Inferior- once the mouth is open allows the mandible to be projected anteriorally.
what bone is the easiest to dislocate?
the temporomandibular joint
What is tempromandibular disorder?
a disorder where there is frequent dislocation of the jaw.
what interesting fact do we need to know about the masseter?
the masetter is the strongest muscle in the body (per cross sectional area)
Sternoclavicular joint

-made up of what types of synovial joint?
-contains what special joint
-why is this joint so important?
- strength of the joint
-movement of the joint
gliding or (plane) joint

Artucular disc (meniscus)

the only bony attachment for the upper exremity

Very strong blows ussually cause fracture of the clavicle before dislocation.

Wide range of motion.
Acromioclavicular joint

-articulates what two bones
-what kind of synovial joint
-what common injury occurs here?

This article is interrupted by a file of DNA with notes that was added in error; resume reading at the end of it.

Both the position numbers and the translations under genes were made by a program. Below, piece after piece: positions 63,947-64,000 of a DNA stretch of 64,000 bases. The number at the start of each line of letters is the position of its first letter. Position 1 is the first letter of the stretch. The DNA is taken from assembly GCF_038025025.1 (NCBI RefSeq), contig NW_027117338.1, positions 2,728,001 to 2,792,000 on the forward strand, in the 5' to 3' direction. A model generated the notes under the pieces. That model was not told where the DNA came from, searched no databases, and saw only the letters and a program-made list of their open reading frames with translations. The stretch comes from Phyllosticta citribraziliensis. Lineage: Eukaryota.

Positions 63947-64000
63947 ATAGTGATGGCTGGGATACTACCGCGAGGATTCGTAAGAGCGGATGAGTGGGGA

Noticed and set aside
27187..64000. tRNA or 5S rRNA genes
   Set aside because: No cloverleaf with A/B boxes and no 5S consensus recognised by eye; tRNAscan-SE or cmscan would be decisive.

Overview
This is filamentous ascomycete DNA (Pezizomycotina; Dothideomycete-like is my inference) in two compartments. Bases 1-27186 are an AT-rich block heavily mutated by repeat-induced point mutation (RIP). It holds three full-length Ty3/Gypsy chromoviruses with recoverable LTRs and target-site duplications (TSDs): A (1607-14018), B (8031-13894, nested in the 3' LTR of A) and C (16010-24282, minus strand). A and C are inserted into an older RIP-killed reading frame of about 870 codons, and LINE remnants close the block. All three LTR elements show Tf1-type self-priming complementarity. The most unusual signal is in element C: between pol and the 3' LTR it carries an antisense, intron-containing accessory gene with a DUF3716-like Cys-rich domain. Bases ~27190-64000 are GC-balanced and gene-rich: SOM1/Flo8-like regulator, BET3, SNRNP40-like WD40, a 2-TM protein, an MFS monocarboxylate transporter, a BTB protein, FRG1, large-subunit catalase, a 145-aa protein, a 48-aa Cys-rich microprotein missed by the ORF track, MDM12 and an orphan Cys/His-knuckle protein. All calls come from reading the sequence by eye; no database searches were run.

Acromion process and clavicle

Plane (gliding)

shoulder seperation
Shoulder seperations

-Grade 1
-Grade 2
-Grade 3
1: stretching of coracoclavicular ligament

2: tearing one or the other (AC or CC)

3: tearing both and displacement of the clavicle.
Glenohumeral joint

-Bones articulated:
-what class of synovial joint-
- SITS muscles
glenoid fossa of the scapula and the humerus

ball and socket joint

not very stable and therefore allows for a WIDE-RANGE of motion.

Rotator cuff muscles that hold the head of the hemur in the glenoid fossa.
In what position is your shoulder at greatest risk for seperation or dislocation?
when it is externally rotated and abducted. (throwing a football)
To be clear.

A shoulder SEPERATION occurs at what joint?

A shoulder dislocation occurs at what joint?

How is a dislocated glenohumoral joint fixed?
USE TRACTION. The dislocated humerus is pulled further out of place and the body pulls the arm back into place.
Hip joint

-articulates what bones
- what synovial joint
- range of motion
-why are dislocations rare?
acetabulum of the hip and the head of the femur.